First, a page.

[Date Prev][Date Next][Thread Prev][Thread Next][Date Index][Thread Index]


Here is the latest version.  As I said I would do earlier, all but
proposal ELIMINATE have been removed.  This is another issue I would
like to put on a mail ballot in December, so please say something soon
if you have problems with the writeup. 


References:	CLtL p. 112
Category:	CHANGE
Edit History:   V1, 27 Sep 1988, Sandra Loosemore (initial version)
                V2, 04 Oct 1988, Sandra Loosemore (add another example)
		V3, 31 Oct 1988, Sandra Loosemore (only proposal ELIMINATE)

Problem Description:

The description of the COMPILER-LET special form in CLtL is confusing
to many people.  There are no examples provided to make it clear how it
is supposed to be used.

The description of how COMPILER-LET works in the interpreter only
makes sense for implementations which perform macroexpansion in
parallel with evaluation.  In an implementation which performs macro
expansion in a prepass and follows CLtL literally in making
COMPILER-LET behave "exactly like LET with all the variable bindings
implicitly declared SPECIAL", it would not work at all for its stated
purpose, "communication among complicated macros".

Subtle bugs can be introduced because of the different handling of the
variable bindings in the interpreter and the compiler.  In compiled
code, the bindings are only lexically visible during the expansion of
macros at compile time, while in interpreted code the bindings have
dynamic scope and may also be seen during ordinary evaluation if
evaluation and macroexpansion happen concurrently.

Further compatibility problems can result from the value forms being
evaluated in a null lexical environment in the compiler and the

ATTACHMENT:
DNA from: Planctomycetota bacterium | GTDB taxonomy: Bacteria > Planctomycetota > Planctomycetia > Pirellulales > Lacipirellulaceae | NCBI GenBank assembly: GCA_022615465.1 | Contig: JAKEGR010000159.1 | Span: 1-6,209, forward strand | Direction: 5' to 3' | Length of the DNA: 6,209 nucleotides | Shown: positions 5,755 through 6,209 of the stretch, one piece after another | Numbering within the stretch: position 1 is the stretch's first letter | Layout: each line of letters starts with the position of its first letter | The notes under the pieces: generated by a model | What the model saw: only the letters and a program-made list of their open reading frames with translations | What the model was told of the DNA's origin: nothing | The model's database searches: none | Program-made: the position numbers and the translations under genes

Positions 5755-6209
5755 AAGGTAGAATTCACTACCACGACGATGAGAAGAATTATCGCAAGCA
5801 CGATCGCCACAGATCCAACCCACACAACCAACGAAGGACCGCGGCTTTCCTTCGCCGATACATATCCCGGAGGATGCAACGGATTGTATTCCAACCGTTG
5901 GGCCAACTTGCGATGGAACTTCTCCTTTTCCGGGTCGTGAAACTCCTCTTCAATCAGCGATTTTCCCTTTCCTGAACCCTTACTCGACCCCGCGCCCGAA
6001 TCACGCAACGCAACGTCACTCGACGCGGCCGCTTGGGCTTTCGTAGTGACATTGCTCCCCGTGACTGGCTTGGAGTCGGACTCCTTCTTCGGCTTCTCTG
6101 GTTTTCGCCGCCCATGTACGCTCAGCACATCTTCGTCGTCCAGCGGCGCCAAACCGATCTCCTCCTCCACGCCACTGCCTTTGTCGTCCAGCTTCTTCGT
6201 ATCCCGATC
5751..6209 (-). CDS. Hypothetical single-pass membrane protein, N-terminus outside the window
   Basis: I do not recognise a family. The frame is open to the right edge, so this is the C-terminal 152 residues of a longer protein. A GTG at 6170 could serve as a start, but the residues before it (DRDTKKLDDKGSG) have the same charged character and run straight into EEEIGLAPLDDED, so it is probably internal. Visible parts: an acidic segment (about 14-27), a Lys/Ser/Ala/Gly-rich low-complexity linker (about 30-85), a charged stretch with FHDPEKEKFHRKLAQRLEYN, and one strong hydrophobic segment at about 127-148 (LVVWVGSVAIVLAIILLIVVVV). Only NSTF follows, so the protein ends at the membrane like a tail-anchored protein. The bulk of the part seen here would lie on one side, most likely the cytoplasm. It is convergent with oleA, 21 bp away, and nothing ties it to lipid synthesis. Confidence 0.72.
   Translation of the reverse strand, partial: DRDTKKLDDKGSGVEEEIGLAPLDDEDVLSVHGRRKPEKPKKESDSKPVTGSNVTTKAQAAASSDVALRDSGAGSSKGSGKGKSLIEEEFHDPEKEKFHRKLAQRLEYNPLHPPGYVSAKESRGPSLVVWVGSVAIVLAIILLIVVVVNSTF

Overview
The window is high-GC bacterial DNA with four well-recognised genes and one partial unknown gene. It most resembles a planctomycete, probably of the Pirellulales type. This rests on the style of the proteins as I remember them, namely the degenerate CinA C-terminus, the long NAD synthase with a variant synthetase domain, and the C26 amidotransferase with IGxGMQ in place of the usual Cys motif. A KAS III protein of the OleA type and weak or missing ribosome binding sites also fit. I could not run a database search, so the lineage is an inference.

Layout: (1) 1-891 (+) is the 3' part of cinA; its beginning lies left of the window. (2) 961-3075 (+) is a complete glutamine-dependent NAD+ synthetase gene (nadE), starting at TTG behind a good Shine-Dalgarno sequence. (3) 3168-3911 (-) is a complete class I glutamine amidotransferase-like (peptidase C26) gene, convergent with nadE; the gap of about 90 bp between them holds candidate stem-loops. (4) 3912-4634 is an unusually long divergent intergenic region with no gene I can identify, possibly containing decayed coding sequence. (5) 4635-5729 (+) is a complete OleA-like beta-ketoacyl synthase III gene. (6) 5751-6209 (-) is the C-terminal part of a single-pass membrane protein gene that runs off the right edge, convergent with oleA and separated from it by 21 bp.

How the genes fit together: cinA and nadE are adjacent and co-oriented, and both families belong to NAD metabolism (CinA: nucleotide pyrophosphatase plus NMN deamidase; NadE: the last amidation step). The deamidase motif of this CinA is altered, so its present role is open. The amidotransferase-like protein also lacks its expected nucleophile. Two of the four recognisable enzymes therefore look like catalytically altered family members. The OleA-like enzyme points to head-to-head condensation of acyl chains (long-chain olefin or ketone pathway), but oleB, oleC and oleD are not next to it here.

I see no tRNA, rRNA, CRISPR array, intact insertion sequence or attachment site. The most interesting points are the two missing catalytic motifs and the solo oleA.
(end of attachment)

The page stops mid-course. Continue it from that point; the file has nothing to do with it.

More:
ordinary lexical environment in the interpreter.


  Remove COMPILER-LET from the language.
  Some people think that COMPILER-LET is ugly.  Removing it from the
  language is a much simpler solution than an elaborate proposal to
  assign it consistent semantics in the interpreter and compiler.
  Current Practice:
  COMPILER-LET is rarely used.  
  Cost to implementors:
  Minimal.  Implementations could continue to support COMPILER-LET as
  an extension.
  Cost to users:
  People who use COMPILER-LET would have to rewrite their programs to use
  some other construct.  Most uses of COMPILER-LET for communication between
  macros can be handled using MACROLET instead.
  I have been able to do this quite easily for all of the examples which I
  have seen so far.  For example:
    (defvar *local-type-declarations* '())
    (defmacro local-type-declare (declarations &body forms)
      `(compiler-let ((*local-type-declarations* 
                        (append ',declarations *local-type-declarations*)))
    (defmacro typed-var (var)
       (let ((type (assoc var *local-type-declarations*)))
         (if type `(the ,(cadr type) ,var) var)))
    (defun f (x y)
      (local-type-declare ((x fixnum) (y float))
        (+ (typed-var x) (typed-var y))))
  can be rewritten as:
    (defmacro local-type-declare (declarations &body forms)
        (local-type-declare-aux declarations forms))
    (eval-when (eval compile load)
        (defun local-type-declare-aux (declarations forms)
    	`(macrolet ((typed-var (var)
    			(let ((type  (assoc var ',declarations)))
    			    (if type `(the ,(cadr type) ,var) var)))
    		    (local-type-declare (new-declarations &body new-forms)
    			    (append new-declarations ',declarations)
  The MACROLET versions are usually somewhat more complicated than the
  COMPILER-LET versions, but not substantially so unless there are a large